Monthly Archives: February 2008

Seminal arrival

Our Baker Creek Heirloom Seeds order arrived today. Instead of the 60 seed packets we we expected, there were 78! It looks like we will be flush with tomatoes, green, yellow, orange, pink, and purple ones. Bea is very excited and started going through and taking notes for each variety from the catalog. Now comes the hard part… deciding when and how we will plant them. We will not be able to plant them all, and we still do not have the exact plan for the beds yet. So the next step is to determine which ones need to be started now, and get them in the plugs. I know onions and leeks are on the list, and we will start figuring out which things will be late summer plantings, rather than early spring.

A few of the varieties I am personally excited about:

  • Purple Tomatillos
  • Charentais (European melon)
  • Chichiquelite Huckleberry
  • Tal Jalepeno
  • Cherokee Chocolate tomato
  • White Wonder watermelon
  • Hartman’s Giant amaranth

Spring thoughts

I did finally order seeds. But not from any of the listed companies. I forgot to mention that I also requested a catalog from Baker Creek Heirloom Seeds, and when that catalog arrived, I was no longer interested in any of the others. All the seeds listed are open-pollinated, non-hybrid, heirloom seeds, collected from seed-savers and gardeners from around the world. So, what did we order? Having a very limited experience with gardening and the qualities of any varieties listed, we opted for the Medium Homestead package for northern climates that includes 25 vegetables and 60 varieties (60 seed packets total). So we really have no idea yet what we will be growing, and in a way, that will make our first year of gardening just that much more exciting. There are few, if any, items in the catalog that I would not want (most likely candidates are the summer squash and the beets), so chances are, we will be happy to have whatever pops up. What I don’t care for, Bea will probably love.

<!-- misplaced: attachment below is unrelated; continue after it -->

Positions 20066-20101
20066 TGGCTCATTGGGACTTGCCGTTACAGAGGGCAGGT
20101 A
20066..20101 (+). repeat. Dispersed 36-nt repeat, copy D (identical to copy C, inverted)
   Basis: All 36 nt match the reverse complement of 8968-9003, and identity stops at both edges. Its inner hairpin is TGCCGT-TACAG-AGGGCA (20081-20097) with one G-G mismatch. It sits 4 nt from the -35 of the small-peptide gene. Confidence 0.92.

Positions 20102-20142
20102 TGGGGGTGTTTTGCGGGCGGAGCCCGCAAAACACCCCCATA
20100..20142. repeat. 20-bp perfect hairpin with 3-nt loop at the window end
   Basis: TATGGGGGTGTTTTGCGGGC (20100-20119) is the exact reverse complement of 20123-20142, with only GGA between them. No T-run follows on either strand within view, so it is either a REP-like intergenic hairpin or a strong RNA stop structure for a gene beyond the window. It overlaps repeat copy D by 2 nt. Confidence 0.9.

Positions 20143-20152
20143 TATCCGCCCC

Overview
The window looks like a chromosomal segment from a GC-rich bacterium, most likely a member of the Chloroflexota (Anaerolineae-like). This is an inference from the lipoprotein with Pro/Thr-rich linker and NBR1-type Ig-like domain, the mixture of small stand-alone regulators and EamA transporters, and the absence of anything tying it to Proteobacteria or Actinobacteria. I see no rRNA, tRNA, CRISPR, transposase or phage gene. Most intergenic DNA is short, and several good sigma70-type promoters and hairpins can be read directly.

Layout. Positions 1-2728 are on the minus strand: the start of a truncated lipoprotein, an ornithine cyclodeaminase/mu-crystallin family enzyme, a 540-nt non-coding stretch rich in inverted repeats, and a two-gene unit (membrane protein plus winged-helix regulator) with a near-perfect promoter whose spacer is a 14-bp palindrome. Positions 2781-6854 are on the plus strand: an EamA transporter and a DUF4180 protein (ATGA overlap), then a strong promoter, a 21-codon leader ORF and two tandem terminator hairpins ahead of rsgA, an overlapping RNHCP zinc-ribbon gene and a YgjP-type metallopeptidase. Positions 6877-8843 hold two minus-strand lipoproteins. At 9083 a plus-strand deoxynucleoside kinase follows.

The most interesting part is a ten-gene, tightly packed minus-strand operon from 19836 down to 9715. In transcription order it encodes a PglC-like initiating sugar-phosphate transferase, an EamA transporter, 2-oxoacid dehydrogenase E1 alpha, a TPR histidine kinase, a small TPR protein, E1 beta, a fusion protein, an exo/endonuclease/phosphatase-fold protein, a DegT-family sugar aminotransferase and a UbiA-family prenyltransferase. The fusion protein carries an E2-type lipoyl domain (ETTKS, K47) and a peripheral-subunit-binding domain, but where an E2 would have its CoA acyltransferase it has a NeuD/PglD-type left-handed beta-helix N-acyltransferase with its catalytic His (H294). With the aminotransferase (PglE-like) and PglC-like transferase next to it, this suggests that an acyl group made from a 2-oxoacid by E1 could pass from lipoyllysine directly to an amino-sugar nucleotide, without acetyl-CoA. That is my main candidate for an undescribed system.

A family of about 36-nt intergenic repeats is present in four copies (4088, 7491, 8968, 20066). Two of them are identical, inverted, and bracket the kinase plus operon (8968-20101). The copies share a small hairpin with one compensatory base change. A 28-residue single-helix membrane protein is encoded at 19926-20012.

I have also brought the grow lights* into the kitchen and we are now waiting to see if the 6 basil plants and 2 cilantro will come up for some early fresh seasoning. At some point we may have to find a window for them, but first things first. I want to know how this grow light thing works, so I am experimenting with the seeds we have. It has only been a week, and not a peep. Other bloggers are reporting sprouts at 10 days for some of their seeds, so maybe we will see some green next week.

Next up is the chicken order. We will be getting 25 chicks, and I have picked out the breeds. It looks like we will mix it up with Rhode Island Reds, Silver/Gold Laced Wyandottes, Black Australorps, and Buff Orpingtons. We are planning on ordering straight runs of the Australorps, Orpingtons, and Wyandottes, but only ordering sexed pullets of the Reds. The reason for this is that we want to have a cock, but don’t want to be stuck with only one to pick from if we order it sexed. So we will order straight runs, cull the cockerels that don’t make the cut, and end up with the favorite cock to watch over the hens. Why no Red rooster? Reds tend to have quite aggressive cocks, and I prefer to keep my spurs at boot level. The next week or so will be spent preparing for the chicks (heat lamp, feeder, waterer, quarters), and plans for the coop and the run will kick into high gear after they arrive (in late March?). Each of the breeds is a good dual-purpose breed, so we should end up with 10-15 good layers, and 10-15 meaty frozen chickens in the freezer. We are hoping to let them run amok (I mean free range), but if it seems like they are getting into things (like the house, or the road), or easy prey for hawks and coyotes, they will be confined to their run.

It sounds like a lot. It is. Still not sure how it will all work out, but it will. Sun is out this weekend, so optimism levels are high.

If you happen to live in a (sub)urban area, the book Keep Chickens! by Barbara Kilarski might be helpful. Many towns allow for small numbers of chickens, and they require so little space, and take care of many table scraps. Oh yeah, and the eggs!